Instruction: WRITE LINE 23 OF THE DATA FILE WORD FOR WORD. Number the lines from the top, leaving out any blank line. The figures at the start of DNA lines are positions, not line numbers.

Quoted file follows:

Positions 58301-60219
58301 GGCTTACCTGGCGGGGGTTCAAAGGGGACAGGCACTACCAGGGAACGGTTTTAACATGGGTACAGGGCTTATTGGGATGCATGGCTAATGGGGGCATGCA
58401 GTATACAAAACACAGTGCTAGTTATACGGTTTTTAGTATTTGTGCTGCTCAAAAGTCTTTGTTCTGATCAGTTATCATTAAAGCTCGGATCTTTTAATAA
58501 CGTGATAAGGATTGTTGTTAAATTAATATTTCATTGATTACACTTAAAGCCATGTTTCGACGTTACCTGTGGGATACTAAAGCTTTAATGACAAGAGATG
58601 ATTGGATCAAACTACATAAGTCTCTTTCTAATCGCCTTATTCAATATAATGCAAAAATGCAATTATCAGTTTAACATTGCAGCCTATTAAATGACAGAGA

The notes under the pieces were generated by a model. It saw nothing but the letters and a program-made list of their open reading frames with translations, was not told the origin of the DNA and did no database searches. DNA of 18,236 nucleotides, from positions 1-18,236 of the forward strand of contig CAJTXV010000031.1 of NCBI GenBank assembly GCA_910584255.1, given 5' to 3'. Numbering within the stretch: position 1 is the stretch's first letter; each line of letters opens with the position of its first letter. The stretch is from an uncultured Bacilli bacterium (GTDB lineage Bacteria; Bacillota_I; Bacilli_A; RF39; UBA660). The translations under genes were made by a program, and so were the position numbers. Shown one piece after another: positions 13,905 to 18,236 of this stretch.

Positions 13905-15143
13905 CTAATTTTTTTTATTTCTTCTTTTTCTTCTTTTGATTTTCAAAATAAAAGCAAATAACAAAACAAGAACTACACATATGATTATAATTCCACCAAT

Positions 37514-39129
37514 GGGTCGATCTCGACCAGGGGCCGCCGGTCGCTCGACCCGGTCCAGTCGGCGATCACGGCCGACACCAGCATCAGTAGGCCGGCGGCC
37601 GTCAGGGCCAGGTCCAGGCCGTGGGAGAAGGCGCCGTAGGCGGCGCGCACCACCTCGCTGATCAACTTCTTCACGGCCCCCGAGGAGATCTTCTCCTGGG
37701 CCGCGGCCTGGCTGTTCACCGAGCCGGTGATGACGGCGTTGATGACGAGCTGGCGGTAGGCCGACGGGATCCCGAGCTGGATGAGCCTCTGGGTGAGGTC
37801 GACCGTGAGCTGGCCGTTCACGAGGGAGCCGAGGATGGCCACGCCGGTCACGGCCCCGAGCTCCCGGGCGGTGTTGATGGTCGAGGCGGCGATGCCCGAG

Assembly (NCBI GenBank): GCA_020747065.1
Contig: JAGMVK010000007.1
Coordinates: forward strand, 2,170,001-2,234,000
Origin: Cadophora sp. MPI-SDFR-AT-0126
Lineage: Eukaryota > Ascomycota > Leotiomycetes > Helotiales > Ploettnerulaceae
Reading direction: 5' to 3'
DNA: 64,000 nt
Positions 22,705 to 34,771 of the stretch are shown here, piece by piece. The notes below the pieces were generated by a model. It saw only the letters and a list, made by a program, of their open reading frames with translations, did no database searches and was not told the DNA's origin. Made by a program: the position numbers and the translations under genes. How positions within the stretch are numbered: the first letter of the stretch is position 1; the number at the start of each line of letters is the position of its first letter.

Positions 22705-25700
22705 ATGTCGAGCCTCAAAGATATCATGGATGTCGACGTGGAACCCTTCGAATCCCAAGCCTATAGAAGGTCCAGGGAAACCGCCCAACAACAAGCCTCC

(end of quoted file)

22705 ATGTCGAGCCTCAAAGATATCATGGATGTCGACGTGGAACCCTTCGAATCCCAAGCCTATAGAAGGTCCAGGGAAACCGCCCAACAACAAGCCTCC